Home > Learning > Teach Kids About Pollination

Teach Kids About Pollination

By: Nikki Phipps - Updated: 20 Nov 2015 | comments*Discuss
Pollination Teaching Kids About

Before flowers can produce they must be pollinated. Pollination is the transfer of pollen by pollinators, wind, or other means. This process occurs when pollen, which is produced in the plant’s male reproductive organ, or stamen, is exposed to the pistil found within the female’s reproductive part. Once pollination takes place, seeds begin to develop. Pollination is an important part of a plant’s life cycle, from flowering plants to non-flowering ones. Without pollination, most plants could not produce fruit or set seeds.

A Natural Attraction

Pollination usually occurs naturally (open pollination), and most often as the result of insects, birds, and small mammals. The sticky pollen from flowering plants clings to their bodies, where it is carried from one plant to another. Honeybees carry out more pollination then any other insect, which includes ants, beetles, butterflies and moths. Birds are also responsible for pollination, especially hummingbirds. Small mammals, such as bats, are pollinators as well. Discuss the role of insects and other pollinators with kids as well as the various ways that flowers attract them.

Explain how various insects are attracted to specific flowers through colour, fragrance, and shape. The colour or markings of a particular flower help attract and guide insects to them for pollination. For instance, bees are oftentimes attracted to bright blue and violet colours. Hummingbirds are often seen on red, pink, fuchsia, or purple flowers. Butterflies also enjoy bright colours such as yellow, orange, pink and red as well as fragrant ones.

A flower’s fragrance is another method of attraction, especially at night when moths and bats are out. The way in which a flower is shaped also attracts pollinators. For instance, butterflies prefer those having flat petals that act like a landing strip for them to sit on. Long, tubular flowers attract hummingbirds as their long beaks can easily fit into the flower when gathering nectar.

Pollination by Wind and Other Means

Pollination is also carried out by wind. Wind-blown pollen is normally dry and dust-like. Wind-pollinated plants are generally not as flashy as others are. These plants consist of feathery-looking flowers. Many trees and grasses rely on wind for pollination too. Occasionally, pollination can occur by other means. For instance, water can sometimes carry pollen from one plant to another. This often takes place with pond plants, such as pondweed. There are also some instances when people transfer pollen as they handle flowers in the garden.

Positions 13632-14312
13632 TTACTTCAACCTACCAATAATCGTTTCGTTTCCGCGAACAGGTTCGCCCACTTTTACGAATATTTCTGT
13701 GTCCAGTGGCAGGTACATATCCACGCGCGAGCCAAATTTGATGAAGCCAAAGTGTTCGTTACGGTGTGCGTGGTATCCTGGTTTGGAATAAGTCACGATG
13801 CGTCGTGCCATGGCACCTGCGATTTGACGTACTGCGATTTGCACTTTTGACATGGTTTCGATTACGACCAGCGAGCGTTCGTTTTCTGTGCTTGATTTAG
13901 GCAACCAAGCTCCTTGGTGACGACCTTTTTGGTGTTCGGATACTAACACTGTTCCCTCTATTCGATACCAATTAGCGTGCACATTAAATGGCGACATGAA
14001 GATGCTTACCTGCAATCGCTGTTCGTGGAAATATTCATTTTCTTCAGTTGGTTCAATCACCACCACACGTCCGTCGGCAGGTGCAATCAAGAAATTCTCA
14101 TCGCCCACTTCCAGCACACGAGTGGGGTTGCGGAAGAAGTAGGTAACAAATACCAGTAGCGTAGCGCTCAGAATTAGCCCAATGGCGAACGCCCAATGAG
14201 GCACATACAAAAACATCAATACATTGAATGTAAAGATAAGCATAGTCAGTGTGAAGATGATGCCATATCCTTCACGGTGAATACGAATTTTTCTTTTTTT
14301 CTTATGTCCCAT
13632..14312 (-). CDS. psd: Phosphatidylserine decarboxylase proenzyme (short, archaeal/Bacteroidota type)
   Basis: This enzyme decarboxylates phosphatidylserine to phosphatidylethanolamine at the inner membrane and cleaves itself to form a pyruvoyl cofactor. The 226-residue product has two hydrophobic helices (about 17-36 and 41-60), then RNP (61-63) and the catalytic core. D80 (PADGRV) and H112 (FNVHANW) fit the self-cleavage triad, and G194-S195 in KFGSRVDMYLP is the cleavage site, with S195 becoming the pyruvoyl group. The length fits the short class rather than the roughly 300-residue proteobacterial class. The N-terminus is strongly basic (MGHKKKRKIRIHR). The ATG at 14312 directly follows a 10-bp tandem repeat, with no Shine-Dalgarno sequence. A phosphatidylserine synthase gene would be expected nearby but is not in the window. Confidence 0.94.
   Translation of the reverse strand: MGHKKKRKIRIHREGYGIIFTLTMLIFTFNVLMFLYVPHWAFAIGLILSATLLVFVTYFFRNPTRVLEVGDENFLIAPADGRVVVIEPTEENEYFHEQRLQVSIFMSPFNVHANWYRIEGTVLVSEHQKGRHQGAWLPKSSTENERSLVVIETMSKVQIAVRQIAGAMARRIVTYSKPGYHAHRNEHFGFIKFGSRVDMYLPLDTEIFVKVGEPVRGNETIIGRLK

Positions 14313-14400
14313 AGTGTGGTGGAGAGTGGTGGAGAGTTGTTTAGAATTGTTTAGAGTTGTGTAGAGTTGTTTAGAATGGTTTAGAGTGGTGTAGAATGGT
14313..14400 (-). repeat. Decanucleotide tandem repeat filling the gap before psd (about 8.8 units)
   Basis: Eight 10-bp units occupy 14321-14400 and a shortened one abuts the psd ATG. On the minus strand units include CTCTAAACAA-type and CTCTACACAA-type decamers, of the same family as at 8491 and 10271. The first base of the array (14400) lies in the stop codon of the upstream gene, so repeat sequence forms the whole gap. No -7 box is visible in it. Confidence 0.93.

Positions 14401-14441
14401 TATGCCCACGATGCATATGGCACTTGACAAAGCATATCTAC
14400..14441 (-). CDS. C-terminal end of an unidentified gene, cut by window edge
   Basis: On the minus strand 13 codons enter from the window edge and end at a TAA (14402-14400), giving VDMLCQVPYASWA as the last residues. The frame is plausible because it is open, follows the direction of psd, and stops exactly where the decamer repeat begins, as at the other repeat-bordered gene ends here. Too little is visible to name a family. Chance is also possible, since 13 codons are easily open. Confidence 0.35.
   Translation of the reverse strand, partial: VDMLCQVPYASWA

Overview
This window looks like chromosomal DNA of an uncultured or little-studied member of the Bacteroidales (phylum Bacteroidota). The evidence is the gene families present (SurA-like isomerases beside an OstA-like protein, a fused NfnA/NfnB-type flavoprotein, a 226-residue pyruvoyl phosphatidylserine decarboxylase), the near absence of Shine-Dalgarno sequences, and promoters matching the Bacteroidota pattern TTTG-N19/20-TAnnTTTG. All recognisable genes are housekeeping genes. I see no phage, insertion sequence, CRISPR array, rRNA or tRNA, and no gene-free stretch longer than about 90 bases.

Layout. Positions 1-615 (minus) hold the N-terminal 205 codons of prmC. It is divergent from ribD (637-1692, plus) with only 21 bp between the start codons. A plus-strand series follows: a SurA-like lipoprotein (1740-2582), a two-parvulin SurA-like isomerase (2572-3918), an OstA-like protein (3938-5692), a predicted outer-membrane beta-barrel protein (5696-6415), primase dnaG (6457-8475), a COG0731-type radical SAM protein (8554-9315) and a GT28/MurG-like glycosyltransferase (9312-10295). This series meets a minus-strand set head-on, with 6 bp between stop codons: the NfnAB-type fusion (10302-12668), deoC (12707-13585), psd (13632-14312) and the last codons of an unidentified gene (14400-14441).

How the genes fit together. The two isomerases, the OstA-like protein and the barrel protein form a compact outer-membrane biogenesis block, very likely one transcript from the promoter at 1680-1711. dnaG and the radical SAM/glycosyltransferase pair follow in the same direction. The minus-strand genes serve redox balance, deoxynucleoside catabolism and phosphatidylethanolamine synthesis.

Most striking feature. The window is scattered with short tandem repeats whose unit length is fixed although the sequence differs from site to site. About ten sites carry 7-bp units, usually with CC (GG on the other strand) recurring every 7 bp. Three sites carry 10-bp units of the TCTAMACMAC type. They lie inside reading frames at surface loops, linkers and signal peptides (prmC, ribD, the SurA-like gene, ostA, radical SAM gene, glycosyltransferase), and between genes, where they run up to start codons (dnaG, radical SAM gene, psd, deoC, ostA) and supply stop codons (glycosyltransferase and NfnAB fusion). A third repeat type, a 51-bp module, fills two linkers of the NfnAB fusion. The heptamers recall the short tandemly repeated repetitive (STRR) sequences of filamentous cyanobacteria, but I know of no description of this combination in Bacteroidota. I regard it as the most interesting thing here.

There are two methods of pollination. Cross-pollination is the most common and occurs when the pollen goes from the stamen of one flower to the pistil of another flower. Self-pollination takes place when pollen is transferred from the stamen of one flower to the pistil of the same flower or plant.

Learning Activities

In order for kids to understand the concept of pollination, it may help to familiarise them with flower botany, or the parts of a flower. Use visual aids that they can colour and label. Talk to them about seeds and how they develop into a plant. Explore different types of seeds and encourage kids to grow something of their own at home or in the classroom, whether it’s a potted windowsill plant or an outside garden. In fact, you could help them plant a pollinator garden, filled with all of their favourite flowers.

Research native plants in your area and use a variety of colourful, fragrant plants and wildflowers in the pollinator garden. This is a great way for kids to watch pollination take place up close while learning about it. They will also have the chance to experience the wonders of plant growth hands-on. Likewise, you could visit local parks or gardens to observe different flowers and pollinators.